The setbacks that unionism suffered in the recent Westminster elections (e.g. the failure of all three unionist party leaders to win a seat, and the continued decline in the unionist share of the vote) have given rise to increasingly open calls for ‘unionist unity’. Such calls are hardly new, of course – the Hatfield House talks that cost the UUP/Tory non-merger its Castle-Catholic members, and the Rodney Connor embarrassment, were recent attempts to forge some sort of ‘unionist front'.
The May 6 Massacre, however, has given rise to calls for unity even from the TUV – a sure sign of worry on the orange side of Northern Ireland’s divided political landscape.
Surely unionism considers Northern Ireland to be ‘part of the UK’, and thus subject to the ebb and flow of UK politics? Why should any party in Northern Ireland feel the need to call itself ‘unionist’? Surely a ‘British’ person in Northern Ireland would vote for his or her preferred political creed, and thus play a part in the political life of their country? Are ‘British’ people in Northern Ireland not socialists, liberals, greens or fascists just as in Britain? Do these creeds not oppose – even detest – each other?
The very fact that unionism exists is proof that Northern Ireland is not ‘British’. If unionists think that the UK is the best future for Northern Ireland, then there must be an ideological reason for this – either because it offers a superior social welfare system (but it doesn’t) or because it offers a better framework for entrepreneurship (but it doesn’t), or for some other objective reason. The complete absence of any ideological foundation for unionism – other than anti-Irish bigotry – is what allows unionists of all classes, ages and socio-economic backgrounds to come together.
If unionists were consistent to their ‘British’ beliefs there would be, at least, a ‘Unionist Social Democratic’ party, and a ‘Unionist Christian Democratic’ party. In fact, there is none of the first, and three of the second! But in truth, if unionists were consistent there would be no ‘unionist’ in the title of any of their parties – there would be parties based on economics, environmentalism or class. However, there aren’t. And the call for ‘unionist unity’ shows that unionists are actually thinking in the opposite direction!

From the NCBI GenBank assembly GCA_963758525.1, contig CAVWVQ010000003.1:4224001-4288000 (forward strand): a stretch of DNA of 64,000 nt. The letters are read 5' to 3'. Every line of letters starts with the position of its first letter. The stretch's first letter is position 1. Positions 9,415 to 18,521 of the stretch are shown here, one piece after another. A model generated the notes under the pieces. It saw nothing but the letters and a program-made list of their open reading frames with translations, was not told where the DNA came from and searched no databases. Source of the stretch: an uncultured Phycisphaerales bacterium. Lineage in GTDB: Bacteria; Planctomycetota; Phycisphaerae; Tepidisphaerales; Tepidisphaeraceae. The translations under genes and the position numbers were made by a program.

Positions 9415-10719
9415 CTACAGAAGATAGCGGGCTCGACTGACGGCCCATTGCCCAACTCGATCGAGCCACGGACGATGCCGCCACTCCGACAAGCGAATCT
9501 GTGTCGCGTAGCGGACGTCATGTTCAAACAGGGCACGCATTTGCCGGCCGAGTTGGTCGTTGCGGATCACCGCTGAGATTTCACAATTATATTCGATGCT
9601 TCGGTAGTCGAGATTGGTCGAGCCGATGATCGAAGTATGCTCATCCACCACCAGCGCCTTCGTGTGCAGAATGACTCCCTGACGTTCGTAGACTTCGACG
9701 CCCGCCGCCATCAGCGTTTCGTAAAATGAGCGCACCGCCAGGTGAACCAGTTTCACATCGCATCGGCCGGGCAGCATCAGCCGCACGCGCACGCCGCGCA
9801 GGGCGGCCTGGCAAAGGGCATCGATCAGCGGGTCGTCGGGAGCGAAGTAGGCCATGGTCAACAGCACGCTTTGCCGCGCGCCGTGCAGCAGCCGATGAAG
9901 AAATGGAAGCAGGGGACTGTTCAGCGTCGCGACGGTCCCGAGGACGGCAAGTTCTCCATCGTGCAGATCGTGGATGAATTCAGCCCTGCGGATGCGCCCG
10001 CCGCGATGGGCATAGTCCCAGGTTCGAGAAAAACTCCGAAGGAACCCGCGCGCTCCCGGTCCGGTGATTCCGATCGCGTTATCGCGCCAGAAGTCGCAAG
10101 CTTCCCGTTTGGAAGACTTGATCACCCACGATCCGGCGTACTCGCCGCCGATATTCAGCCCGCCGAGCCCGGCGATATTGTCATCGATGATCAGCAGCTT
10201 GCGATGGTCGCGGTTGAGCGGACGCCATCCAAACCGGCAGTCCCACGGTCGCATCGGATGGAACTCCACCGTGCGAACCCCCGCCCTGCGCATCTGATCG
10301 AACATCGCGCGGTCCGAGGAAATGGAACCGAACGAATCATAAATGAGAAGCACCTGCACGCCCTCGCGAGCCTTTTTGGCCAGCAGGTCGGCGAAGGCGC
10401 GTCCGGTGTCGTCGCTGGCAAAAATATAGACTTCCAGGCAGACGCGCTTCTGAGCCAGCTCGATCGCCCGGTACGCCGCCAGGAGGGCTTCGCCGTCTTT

A ‘unionist unity’ party can only be a counter-party to non-unionism (or anti-unionism). It cannot be an answer to socialism, capitalism, pollution or rural deprivation. Its only purpose is to thwart the desires of those who aspire to an Irish national identity – and yet the only time when such an identity could actually threaten the constitutional position of Northern Ireland is in a border poll. So the existence of unionism in normal, everyday politics is a nonsense – worse, it represents a narrow negative reactionary attitude, the precise antithesis of the ‘Britishness’ that unionism claims to belong to.
And while unionist parties (in the plural) are antithetical to ‘Britishness’, a single unified unionist party simply proves beyond any doubt that unionists are motivated only by negativity. Trades unionists, greens, middle-class property-owners, company directors, farmers and all the rest have no natural political commonality – if they combine in one single ‘unionist’ party – in the absence of any imminent border poll – they are simply proving the religious basis of unionism.
And, of course, as unionists would claim, religion is not what makes them unionists. How, then, can they explain the broad-based, but almost exclusively Protestant, nature of their proposed unionist unity project?
Any unionist who calls for, or supports, ‘unionist unity’ is no civic unionist, but rather a tribal, probably sectarian, unionist. Yet so many are flocking to the banner of unity …
Unionism can only become ‘British’ by losing its obsession with ‘the union’ – and by, for all extents and purposes, short of a border poll, ceasing to call themselves ‘unionist’. The continued fetish with the British flag, with attaching the adjective ‘unionist’ to anything that isn’t Teflon-coated, and the denial of valid political divisions, all prove time and time again that ‘unionism’ is merely a form of ethno-religious nationalism. As such it is limited to the adherents of a shrinking tribe, and will be overtaken by ‘the other’ tribe, the one that is growing faster and already has more adherents amongst the young.
Unionism can unite to its heart’s content – but as long as it remains a tribal-religious movement it is vulnerable to demographic (and not just democratic) defeat. ‘Unity’ simply hastens the day of its ultimate defeat.